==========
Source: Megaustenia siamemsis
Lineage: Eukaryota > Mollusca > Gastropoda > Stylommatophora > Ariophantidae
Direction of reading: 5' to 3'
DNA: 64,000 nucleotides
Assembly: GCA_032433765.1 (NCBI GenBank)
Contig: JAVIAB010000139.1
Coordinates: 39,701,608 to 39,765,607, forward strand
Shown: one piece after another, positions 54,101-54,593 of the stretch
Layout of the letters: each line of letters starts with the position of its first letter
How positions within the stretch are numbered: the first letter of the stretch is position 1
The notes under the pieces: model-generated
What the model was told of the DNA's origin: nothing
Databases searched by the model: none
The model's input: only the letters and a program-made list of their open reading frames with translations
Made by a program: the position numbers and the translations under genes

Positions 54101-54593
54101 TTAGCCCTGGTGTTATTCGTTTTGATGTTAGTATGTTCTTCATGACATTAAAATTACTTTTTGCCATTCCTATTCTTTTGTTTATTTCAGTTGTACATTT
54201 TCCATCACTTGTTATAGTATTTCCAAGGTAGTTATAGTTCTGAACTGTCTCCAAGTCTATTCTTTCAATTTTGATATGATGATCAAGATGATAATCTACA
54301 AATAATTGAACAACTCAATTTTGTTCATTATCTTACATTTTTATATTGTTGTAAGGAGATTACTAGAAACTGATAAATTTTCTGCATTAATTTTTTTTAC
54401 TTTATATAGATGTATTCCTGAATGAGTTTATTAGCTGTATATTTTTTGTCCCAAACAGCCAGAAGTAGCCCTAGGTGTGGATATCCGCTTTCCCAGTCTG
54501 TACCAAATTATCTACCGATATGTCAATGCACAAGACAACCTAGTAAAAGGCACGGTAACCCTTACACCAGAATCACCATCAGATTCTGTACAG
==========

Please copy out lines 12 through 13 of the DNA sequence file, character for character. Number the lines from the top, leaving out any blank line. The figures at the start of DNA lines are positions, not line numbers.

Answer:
What the model was told of the DNA's origin: nothing
Databases searched by the model: none